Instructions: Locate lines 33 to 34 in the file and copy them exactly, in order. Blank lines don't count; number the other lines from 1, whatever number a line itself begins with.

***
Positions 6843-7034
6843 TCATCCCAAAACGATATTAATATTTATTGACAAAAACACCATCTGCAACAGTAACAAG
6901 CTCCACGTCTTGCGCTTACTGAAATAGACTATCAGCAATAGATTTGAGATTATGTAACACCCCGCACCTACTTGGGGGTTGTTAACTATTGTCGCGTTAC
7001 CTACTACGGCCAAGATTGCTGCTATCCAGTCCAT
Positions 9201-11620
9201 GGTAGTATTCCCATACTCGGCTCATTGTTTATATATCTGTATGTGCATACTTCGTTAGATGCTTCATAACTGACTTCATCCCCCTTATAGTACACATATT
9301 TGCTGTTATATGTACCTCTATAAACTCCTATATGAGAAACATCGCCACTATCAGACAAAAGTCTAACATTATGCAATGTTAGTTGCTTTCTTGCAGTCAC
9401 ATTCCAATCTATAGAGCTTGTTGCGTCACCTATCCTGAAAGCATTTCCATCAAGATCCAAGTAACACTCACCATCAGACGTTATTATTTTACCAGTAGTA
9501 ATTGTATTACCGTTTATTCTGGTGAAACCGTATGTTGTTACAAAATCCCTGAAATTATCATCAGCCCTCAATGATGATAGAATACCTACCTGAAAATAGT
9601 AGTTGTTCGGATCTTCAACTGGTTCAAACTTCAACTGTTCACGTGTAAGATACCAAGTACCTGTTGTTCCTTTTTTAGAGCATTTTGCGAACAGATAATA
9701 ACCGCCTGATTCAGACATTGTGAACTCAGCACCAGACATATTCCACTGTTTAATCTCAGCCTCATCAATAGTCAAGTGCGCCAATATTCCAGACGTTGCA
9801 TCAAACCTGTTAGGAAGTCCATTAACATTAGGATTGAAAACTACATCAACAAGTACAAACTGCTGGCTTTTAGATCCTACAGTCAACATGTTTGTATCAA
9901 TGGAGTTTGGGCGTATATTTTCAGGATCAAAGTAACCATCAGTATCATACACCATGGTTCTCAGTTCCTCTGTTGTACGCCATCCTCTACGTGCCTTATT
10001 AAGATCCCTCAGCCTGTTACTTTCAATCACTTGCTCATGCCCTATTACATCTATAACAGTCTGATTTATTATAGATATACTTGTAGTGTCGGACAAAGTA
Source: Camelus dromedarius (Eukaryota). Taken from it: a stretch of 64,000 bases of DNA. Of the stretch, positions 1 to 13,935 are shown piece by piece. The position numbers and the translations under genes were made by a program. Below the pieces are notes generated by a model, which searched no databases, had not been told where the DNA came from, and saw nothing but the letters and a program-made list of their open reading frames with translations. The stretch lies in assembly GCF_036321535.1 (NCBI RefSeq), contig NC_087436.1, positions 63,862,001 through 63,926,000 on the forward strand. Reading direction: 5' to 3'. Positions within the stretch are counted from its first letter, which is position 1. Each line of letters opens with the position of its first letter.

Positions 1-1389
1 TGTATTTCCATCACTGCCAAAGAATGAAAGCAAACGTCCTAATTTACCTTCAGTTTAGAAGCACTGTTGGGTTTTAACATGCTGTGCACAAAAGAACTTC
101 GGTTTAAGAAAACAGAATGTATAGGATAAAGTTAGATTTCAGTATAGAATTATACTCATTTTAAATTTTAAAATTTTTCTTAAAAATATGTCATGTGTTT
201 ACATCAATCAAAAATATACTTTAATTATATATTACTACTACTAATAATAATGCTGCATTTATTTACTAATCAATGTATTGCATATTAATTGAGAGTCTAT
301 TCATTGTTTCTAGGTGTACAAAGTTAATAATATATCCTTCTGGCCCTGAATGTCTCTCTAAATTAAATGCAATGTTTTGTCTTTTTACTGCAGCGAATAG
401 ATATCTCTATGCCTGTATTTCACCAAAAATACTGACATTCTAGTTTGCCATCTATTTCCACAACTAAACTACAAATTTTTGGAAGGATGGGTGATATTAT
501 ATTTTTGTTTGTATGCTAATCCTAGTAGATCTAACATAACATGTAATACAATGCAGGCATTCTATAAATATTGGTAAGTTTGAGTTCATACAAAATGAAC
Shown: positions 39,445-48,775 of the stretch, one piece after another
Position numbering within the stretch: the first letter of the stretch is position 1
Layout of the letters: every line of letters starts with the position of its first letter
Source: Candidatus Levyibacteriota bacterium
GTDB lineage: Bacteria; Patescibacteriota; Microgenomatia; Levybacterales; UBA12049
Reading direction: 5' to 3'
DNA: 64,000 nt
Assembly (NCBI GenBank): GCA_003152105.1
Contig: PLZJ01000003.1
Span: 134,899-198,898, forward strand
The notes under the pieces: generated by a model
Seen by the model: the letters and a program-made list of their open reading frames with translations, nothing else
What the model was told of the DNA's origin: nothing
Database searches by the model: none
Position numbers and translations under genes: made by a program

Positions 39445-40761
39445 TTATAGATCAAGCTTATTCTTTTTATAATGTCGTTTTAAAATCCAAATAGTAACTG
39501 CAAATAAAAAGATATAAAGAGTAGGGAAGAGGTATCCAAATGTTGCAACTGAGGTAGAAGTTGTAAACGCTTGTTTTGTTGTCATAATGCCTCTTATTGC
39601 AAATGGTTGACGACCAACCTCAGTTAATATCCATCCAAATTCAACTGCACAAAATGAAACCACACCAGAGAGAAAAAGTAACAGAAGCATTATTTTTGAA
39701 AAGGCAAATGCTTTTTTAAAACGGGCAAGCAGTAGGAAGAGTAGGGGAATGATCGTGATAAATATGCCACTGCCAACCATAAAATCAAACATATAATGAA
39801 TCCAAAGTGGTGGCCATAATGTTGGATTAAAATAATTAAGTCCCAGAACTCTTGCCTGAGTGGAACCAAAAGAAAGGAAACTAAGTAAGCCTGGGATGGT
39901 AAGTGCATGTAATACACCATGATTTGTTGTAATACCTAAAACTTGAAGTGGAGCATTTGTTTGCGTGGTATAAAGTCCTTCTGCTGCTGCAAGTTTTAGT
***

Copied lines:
The notes under the pieces: generated by a model
Seen by the model: the letters and a program-made list of their open reading frames with translations, nothing else